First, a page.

The message that designers aren’t trying hard enough to solve the really big, meaningful problems taps into this deep insecurity; making them feel even worse about the lack of impact they are having than they already do. As somebody who cares about the industry I feel we should be trying to help lighten the load, rather than adding increasingly difficult to achieve expectations onto an already stressed out workforce.
I also worry about who get’s to define what counts as “meaningful” work. For some people, meaningful may mean taking 6-months off to help solve the refugee crisis—an amazing thing to do I’m sure you agree. For others it may mean impacting hundreds of millions of people by working at Facebook or Twitter. That may seem facile to some, but both these platforms have been used to connect isolated communities, empower individuals, and in some cases, topple regimes. So who are we to judge what “meaningful” means to other people?
Many designers I speak to do actually want to have a bigger impact on the world, but don’t know where to start. It’s not quite as easy as giving up your day job, traveling to a crisis zone, and offering your services as a UX designer. It turns out that a lot of the world favours doctors, nurses and engineers over interaction designers and app developers. I sometimes feel there’s a whiff of Silicon Valley libertarianism tied up in the idea that designers should be solving the really big problems; the kind of things that Universities, Governments and NGOs have been struggling with for decades.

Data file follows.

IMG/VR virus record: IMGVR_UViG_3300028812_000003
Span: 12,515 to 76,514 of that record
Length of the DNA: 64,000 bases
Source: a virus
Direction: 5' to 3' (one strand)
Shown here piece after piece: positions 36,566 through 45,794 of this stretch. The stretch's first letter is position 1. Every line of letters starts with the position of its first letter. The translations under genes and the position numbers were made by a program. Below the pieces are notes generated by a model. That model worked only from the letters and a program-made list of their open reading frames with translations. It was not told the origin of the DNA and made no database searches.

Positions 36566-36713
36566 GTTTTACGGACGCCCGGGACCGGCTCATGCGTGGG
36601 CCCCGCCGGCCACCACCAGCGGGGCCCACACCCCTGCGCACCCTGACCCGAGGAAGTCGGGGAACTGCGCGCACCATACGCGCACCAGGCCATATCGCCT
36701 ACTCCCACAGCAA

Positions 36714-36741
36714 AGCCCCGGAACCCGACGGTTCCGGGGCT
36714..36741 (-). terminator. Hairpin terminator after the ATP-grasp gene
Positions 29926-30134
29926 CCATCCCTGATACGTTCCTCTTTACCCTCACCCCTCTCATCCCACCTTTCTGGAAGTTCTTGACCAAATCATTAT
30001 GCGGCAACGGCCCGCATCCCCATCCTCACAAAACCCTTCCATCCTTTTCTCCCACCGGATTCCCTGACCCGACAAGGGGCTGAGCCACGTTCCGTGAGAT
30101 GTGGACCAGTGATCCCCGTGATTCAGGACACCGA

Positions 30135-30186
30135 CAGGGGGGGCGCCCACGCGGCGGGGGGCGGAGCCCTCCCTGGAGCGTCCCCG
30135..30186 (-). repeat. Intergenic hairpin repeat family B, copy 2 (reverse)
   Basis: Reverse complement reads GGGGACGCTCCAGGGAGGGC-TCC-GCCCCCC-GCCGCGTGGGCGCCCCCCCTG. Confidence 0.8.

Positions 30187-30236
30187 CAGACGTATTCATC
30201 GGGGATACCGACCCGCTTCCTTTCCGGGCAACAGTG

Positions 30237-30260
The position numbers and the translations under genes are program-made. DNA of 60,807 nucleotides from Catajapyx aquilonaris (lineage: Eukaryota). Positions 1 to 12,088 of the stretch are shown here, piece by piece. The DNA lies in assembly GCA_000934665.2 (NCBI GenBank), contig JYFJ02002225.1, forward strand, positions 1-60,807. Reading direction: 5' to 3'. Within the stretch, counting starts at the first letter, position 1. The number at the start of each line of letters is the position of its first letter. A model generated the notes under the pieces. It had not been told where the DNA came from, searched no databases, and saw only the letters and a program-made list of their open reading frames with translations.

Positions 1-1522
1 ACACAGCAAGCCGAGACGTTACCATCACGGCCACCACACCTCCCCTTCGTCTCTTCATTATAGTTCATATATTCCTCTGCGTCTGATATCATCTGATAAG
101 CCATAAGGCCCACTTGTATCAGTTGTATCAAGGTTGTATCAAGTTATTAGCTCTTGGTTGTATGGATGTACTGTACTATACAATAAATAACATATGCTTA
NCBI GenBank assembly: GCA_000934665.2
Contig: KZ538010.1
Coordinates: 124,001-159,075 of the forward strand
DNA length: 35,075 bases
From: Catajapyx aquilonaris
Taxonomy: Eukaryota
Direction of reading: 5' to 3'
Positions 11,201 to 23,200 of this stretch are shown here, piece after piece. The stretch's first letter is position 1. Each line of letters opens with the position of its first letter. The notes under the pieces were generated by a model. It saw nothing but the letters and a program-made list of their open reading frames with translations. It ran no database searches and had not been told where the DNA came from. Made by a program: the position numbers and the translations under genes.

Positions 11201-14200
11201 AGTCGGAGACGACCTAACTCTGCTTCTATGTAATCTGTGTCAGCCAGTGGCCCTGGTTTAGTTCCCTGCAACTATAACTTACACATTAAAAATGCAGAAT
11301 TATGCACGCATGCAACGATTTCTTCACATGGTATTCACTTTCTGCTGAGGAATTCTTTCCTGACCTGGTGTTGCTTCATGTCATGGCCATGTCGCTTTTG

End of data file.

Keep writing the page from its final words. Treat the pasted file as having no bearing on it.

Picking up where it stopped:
There is also a sense of privilege that comes with this notion. While some designers may be in the position to take a pay cut to join an NGO, or invest their savings into starting a community interest company, that’s not true of everybody. Designers may be better paid than many in society, but they still have mortgages to cover, families to look after, and personal lives to lead.